Internal communications reveal how leaders were bending the rules to justify Trump’s permanent ban
Twitter executives, mostly on the left, were virtually unanimous in their belief that then-President Donald Trump should be permanently banned from the platform – their only concern was finding a pretext, the latest episode revealed “Twitter Files”.
Best-selling American author Michael Shellenberger continued to share the saga in a lengthy thread on Saturday evening, shedding light on the behind-the-scenes discussions following Trump’s January 6, 2021 temporary suspension.
According to an internal message, former Trust and Safety manager Yoel Roth tried to reassure concerned colleagues that other senior staff “are not satisfied with where we are” and were actively taking steps to pressure then-CEO Jack Dorsey. Despite emphasizing any user’s right to return from a temporary suspension, Dorsey ultimately endorsed a policy that would legitimize a permanent ban from Trump for “any” repeated violation.
“In this specific case, we are changing our public interest approach on his behalf,” Roth explained to a sales manager, who asked if that meant the company was dropping its official policy that allows content from elected officials even if it violates Twitter’s rules, while he “contributes directly to the understanding or discussion of a matter of public interest.”
What happens next is key to understanding how Twitter justified Trump’s ban. [policy] now…” Roth, six hours later: “In this case, we’re changing our public interest approach on his behalf…” pic.twitter.com/XRUFil2npI
— Michael Shellenberger (@ShellenbergerMD) December 11, 2022
In another letter, which Shellenberger describes as “a kind of test case for the justification of Trump’s ban”, Roth expressed irritation that Twitter couldn’t ban U.S. Representative Matt Gaetz over his alleged violation. “doesn’t quite fit anywhere (duh)” and speculated on a “removal as a plot that incites violence.”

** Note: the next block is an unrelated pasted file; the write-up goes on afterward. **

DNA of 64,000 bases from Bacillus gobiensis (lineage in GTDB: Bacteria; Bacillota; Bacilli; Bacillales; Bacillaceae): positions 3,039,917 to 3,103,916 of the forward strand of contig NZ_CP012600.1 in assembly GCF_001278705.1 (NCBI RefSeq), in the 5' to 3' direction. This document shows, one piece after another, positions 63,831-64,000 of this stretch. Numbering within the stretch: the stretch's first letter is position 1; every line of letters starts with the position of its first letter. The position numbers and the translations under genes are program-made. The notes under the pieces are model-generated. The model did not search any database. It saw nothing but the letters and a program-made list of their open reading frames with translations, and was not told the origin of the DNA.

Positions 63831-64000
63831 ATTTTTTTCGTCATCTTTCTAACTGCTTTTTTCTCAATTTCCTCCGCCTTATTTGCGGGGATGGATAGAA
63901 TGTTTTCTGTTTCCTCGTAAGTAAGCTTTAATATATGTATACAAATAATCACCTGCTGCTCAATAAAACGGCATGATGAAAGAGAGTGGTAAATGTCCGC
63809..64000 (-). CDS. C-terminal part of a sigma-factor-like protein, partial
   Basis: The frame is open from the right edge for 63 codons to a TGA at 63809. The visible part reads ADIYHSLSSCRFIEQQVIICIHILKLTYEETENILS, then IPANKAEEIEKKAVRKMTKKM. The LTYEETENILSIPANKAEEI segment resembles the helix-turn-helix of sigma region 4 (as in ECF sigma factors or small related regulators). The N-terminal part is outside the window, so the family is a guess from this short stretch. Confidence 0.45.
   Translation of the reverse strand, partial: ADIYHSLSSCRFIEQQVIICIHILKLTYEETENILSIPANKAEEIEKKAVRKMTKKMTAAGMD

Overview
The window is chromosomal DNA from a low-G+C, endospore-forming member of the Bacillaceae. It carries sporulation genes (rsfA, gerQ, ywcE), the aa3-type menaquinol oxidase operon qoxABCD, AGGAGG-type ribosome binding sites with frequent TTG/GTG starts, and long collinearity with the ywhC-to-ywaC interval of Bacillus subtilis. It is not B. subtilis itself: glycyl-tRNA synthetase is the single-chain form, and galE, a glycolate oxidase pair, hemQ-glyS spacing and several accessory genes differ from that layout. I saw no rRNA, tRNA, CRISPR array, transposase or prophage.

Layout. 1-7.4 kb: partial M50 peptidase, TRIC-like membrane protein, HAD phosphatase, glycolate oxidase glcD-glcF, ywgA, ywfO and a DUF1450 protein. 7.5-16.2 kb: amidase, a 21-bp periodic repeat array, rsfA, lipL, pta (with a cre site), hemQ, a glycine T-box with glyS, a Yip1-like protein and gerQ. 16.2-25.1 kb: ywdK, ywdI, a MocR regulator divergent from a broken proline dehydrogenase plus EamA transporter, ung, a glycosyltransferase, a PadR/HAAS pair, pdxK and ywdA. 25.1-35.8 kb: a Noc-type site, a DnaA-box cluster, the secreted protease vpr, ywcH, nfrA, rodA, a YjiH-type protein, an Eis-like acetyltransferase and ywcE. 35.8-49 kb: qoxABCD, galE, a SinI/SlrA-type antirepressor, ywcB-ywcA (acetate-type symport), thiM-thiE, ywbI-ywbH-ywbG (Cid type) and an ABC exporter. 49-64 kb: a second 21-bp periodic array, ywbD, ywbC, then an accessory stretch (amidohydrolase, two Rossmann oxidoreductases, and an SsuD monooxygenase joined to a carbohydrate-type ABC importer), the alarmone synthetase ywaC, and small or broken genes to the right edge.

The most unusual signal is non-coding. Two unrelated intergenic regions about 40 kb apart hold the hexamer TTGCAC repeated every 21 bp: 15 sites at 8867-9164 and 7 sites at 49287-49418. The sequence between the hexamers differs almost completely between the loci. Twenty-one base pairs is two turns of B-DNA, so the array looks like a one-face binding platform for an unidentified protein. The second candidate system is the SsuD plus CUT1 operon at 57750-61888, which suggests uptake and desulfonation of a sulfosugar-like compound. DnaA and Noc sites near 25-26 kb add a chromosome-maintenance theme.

Digging through the treasury of communications, reporters found a single unnamed junior staff member who on January 7 attempted to raise concerns that such a blatantly arbitrary decision by a global platform online who can “guardian speech for the whole world” could be a “slippery slope.”
By then, Facebook had already banned Trump, and with growing pressure on Twitter on January 8, the company proceeded to permanently ban the incumbent head of state, citing the “risk of incitement to violence” because of the way his tweets were “received and interpreted”.
Journalists Matt Taibbi and Bari Weiss began publishing the “Twitter Files” on an ongoing basis in conjunction with other journalists last week, after receiving direct permission from the platform’s new owner, Elon Musk.
The first batch of documents related to Twitter’s decision to ban a controversial New York Post article about the foreign business dealings of presidential candidate Joe Biden’s son, Hunter.
The “phantom ban” featured prominently in the second installation, showing that Twitter had engaged in the practice despite repeated denials. Friday’s scavenger hunt largely centered on Twitter executives increasingly collaborating with US federal agencies to crack down on what they saw as “misinformation” in the 2020 election. Taibbi is set to release another treasure sunday container “secret internal communications from the key date of January 8.”